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Patrice Hill

Patrice Hill

Patrice Hill has been chief economics correspondent at The Washington Times since 1994. She previously was a Washington correspondent for the Daily Bond Buyer and worked for Securities Week and Inside E.P.A. She started her career writing a consumer action column carried by the Riverside Press-Enterprise, Baltimore Sun, Chicago Tribune and other newspapers.

Her feature stories showing how the average guy is affected by significant economic trends have earned more than a dozen awards from the Maryland-D.C. Press Association, the Chesapeake-AP Press Association, the Virginia Press Association and the Society for Professional Journalists. She is a graduate of Oberlin College.

She can be reached at phill@washingtontimes.com.

Articles by Patrice Hill

A column of smoke rises from an oil refinery in Baiji, 155 miles north of Baghdad, on Thursday. Sunni Muslim extremists who have taken over large portions of northern Iraq have shown their willingness to use oil supplies as a weapon. (Associated Press)

U.S. oil flow helps keep prices in check as threats rise overseas

America's growing energy independence is paying major dividends this spring, helping to keep a lid on fuel prices despite sudden threats to major global oil supplies in Iraq and Russia that in the past would have sent prices soaring. Published June 19, 2014

Federal Reserve Chair Janet Yellen speaks during a news conference at the Federal Reserve in Washington, Wednesday, June 18, 2014. The Federal Reserve has sharply cut its forecast for U.S. growth this year, reflecting a shrinking economy last quarter caused mostly by harsh weather. (AP Photo/Susan Walsh)

Federal Reserve sees stronger growth in second half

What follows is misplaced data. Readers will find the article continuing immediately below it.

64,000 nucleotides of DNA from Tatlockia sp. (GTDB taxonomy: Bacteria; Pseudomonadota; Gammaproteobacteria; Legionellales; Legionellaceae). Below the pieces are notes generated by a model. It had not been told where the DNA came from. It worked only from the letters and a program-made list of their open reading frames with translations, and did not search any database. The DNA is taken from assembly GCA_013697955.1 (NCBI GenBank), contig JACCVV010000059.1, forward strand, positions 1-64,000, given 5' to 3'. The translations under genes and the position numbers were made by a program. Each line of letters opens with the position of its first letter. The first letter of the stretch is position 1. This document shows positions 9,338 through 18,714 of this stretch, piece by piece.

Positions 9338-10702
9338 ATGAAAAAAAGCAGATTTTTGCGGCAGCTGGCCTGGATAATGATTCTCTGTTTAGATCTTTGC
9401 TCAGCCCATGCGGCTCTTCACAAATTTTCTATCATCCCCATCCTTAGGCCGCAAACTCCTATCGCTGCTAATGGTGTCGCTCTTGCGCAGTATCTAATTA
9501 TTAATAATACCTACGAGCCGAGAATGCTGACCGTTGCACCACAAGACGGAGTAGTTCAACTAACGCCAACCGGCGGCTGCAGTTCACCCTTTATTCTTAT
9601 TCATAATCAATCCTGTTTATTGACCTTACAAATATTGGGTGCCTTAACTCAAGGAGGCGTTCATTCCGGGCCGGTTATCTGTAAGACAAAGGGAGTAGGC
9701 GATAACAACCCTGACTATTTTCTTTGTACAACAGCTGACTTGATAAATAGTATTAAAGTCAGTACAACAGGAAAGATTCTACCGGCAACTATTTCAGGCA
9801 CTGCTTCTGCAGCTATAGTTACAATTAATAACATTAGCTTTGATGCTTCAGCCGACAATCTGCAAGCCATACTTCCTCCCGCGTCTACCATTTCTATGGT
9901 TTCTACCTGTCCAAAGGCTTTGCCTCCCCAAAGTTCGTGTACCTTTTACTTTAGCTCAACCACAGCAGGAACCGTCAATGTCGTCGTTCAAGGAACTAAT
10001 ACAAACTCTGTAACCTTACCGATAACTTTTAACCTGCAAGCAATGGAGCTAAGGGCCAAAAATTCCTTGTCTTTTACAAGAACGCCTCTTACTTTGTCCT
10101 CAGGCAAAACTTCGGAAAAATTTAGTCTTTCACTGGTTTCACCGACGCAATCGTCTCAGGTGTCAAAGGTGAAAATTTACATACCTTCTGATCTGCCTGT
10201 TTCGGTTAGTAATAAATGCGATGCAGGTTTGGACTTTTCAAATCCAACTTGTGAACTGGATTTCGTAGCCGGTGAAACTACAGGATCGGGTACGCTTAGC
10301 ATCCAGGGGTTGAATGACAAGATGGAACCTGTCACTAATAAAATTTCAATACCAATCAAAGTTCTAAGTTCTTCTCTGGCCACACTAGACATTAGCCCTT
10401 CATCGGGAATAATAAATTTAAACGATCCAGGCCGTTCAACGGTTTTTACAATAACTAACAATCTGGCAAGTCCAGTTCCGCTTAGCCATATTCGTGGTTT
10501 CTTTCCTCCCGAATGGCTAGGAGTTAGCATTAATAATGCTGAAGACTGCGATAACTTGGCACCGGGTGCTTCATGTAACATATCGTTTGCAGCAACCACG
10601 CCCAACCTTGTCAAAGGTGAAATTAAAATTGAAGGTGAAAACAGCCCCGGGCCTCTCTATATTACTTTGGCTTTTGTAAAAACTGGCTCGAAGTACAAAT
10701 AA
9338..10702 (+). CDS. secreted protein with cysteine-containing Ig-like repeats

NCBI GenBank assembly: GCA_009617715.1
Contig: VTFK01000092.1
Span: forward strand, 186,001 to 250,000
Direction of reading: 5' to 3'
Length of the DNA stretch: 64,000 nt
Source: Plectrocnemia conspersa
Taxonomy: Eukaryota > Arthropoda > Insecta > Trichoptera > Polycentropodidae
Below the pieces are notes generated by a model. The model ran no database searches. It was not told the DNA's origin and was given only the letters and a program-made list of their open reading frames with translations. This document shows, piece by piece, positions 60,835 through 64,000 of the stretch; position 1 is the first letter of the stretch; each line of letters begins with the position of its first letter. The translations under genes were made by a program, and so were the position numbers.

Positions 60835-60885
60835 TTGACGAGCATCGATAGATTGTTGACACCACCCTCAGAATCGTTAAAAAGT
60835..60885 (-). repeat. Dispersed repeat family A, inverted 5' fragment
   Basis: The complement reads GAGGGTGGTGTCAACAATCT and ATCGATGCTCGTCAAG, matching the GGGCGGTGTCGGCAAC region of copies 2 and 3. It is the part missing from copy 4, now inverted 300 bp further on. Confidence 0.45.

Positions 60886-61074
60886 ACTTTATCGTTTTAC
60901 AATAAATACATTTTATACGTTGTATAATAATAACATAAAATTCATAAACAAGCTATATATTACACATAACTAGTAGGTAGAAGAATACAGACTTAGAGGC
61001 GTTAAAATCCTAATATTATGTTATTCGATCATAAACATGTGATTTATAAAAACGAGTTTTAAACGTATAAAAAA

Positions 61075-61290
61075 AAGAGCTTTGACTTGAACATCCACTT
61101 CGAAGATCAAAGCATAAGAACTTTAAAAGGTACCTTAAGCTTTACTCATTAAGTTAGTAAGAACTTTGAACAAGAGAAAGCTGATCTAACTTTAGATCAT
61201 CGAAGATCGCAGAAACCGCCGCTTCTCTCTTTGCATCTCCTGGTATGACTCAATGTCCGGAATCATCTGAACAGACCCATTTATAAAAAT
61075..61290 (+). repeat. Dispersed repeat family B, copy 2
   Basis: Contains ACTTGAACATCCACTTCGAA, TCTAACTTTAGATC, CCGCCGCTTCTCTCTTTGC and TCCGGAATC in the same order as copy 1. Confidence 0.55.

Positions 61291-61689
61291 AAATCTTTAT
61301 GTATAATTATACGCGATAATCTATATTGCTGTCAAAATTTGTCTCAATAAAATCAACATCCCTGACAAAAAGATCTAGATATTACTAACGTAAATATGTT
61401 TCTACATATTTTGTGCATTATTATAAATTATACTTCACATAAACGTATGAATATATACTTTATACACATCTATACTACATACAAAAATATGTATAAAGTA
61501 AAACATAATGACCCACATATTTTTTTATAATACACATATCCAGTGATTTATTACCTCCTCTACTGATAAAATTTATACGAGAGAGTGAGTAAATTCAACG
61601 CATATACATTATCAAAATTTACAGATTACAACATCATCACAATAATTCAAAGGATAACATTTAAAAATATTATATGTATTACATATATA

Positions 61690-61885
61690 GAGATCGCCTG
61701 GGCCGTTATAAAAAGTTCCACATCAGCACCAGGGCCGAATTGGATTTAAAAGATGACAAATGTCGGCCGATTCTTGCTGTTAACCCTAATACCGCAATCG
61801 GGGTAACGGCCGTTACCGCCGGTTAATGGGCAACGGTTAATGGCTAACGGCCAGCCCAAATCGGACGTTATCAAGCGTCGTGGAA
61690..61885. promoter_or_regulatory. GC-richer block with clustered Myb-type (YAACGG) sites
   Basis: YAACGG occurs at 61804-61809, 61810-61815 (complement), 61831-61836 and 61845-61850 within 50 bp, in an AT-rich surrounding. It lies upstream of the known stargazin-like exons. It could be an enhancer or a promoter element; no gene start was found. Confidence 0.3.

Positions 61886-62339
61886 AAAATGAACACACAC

Federal Reserve Chair Janet Yellen was upbeat Wednesday about the prospects for stronger growth in the 3 percent range in the second half of the year after the economy took a rare dip in the first quarter. Published June 18, 2014

One of the email addresses of EPA Administrator Gina McCarthy apparently has been scrubbed. (Associated Press)

Coal-mining jobs 'in free-fall' after EPA regs

The nation's coal mines are closing down so rapidly in the wake of a raft of federal environmental regulations targeting coal that mining employment is now in a "free fall," according to a new report from a leading industry research firm. Published June 12, 2014

The Plant Vogtle nuclear power plant is shown under construction in Augusta, Georgia in 2012. One of the existing reactors is shown in the background. (Associated Press)

Nuclear industry sees revival with carbon goals

The Obama administration's proposed regulations for power plants would give a big boost to nuclear power as the industry faces an uncertain future with increasing retirements and declining prospects for dozens of aging reactors. Published June 8, 2014